Hepatitis A is a viral liver disease that can cause mild to
Hepatitis A is a liver disease caused by the hepatitis A
virus. The virus is primarily spread when an uninfected (and unvaccinated)
person ingests food or water that is contaminated with the faeces of an
infected person. The disease is closely associated with unsafe water or food,
inadequate sanitation and poor personal hygiene.
The incubation period of hepatitis A is usually 14–28 days.
Symptoms of hepatitis A range from mild to severe, and can
include fever, malaise, loss of appetite, diarrhoea, nausea, abdominal
discomfort, dark-coloured urine and jaundice (a yellowing of the skin and
whites of the eyes). Not everyone who is infected will have all of the
Adults have signs and symptoms of illness more often than
children. The severity of disease and fatal outcomes are higher in older age
groups. Infected children under 6 years of age do not usually experience
noticeable symptoms, and only 10% develop jaundice. Among older children and
adults, infection usually causes more severe symptoms, with jaundice occurring
in more than 70% of cases. Hepatitis A sometimes relapses. The person who just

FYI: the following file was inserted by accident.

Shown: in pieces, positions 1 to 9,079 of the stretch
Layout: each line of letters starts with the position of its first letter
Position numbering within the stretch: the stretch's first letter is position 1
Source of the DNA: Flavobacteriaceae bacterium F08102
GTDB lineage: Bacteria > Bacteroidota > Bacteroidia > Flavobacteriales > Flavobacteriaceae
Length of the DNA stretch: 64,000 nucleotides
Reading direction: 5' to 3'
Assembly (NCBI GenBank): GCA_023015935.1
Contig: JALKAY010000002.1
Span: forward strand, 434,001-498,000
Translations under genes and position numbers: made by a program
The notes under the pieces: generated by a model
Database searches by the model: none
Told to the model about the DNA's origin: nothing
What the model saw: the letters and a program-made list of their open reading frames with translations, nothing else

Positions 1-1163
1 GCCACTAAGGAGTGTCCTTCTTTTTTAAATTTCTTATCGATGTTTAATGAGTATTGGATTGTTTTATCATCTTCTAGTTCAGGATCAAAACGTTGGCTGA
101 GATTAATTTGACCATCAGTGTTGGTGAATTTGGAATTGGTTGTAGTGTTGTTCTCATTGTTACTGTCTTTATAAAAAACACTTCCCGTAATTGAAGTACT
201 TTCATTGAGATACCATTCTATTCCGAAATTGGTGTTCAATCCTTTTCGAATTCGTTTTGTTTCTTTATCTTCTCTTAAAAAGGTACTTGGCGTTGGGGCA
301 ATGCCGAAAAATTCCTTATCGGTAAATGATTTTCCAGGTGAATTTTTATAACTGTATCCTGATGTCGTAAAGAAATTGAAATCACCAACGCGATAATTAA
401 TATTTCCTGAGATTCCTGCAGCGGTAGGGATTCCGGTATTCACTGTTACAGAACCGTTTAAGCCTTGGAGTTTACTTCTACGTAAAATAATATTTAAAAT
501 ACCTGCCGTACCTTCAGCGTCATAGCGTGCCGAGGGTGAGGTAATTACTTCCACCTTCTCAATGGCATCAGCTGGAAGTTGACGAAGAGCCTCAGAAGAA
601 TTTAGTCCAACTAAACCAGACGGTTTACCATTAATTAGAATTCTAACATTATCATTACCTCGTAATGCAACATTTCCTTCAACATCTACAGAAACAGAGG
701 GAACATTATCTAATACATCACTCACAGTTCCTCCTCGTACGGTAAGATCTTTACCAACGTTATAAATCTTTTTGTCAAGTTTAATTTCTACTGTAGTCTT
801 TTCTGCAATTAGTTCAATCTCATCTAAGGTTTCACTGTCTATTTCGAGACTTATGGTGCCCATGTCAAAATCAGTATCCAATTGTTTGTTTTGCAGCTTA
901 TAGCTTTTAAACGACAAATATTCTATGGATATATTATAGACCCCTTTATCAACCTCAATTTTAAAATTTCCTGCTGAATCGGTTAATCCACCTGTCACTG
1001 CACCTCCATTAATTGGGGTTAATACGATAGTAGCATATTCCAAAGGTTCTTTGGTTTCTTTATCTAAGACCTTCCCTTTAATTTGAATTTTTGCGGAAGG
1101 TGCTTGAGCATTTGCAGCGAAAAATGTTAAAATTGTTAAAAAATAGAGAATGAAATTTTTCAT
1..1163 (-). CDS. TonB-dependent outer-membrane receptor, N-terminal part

recovered falls sick again with another acute episode.
Who is at
· Poor sanitation
· Use of recreational drugs
· Lack of safe water
· Being a sexual partner of someone with acute hepatitis
· Living in a household with an infected person
· Travelling to areas of high endemicity without being
There is no specific treatment for hepatitis A. Recovery
from symptoms following infection may be slow and may take several weeks or
months. Most important is the avoidance of unnecessary medications.
Acetaminophen / Paracetamol and medication against vomiting should not be
Hospitalization is unnecessary in the absence of acute liver
failure. Therapy is aimed at maintaining comfort and adequate nutritional
balance, including replacement of fluids that are lost from vomiting and
Improved sanitation, food safety and immunization are the
most effective ways to combat hepatitis A.
The spread of
hepatitis A can be reduced by:
· Adequate supplies of safe drinking water;
· Proper disposal of sewage within communities;
· Personal hygiene practices such as regular
hand-washing with safe water.
Several injectable inactivated hepatitis A
vaccines are available internationally. All are similar in terms of how well
they protect people from the virus and their side-effects. No vaccine is
licensed for children younger than 1 year of age. In China, a live oral vaccine
is also available.
Nearly 100% of people develop protective levels of
antibodies to the virus within 1 month after injection of a single dose of
vaccine. Even after exposure to the virus, a single dose of the vaccine within
2 weeks of contact with the virus has protective effects. Still, manufacturers
recommend 2 vaccine doses to ensure a longer-term protection of about 5 to 8
years after vaccination.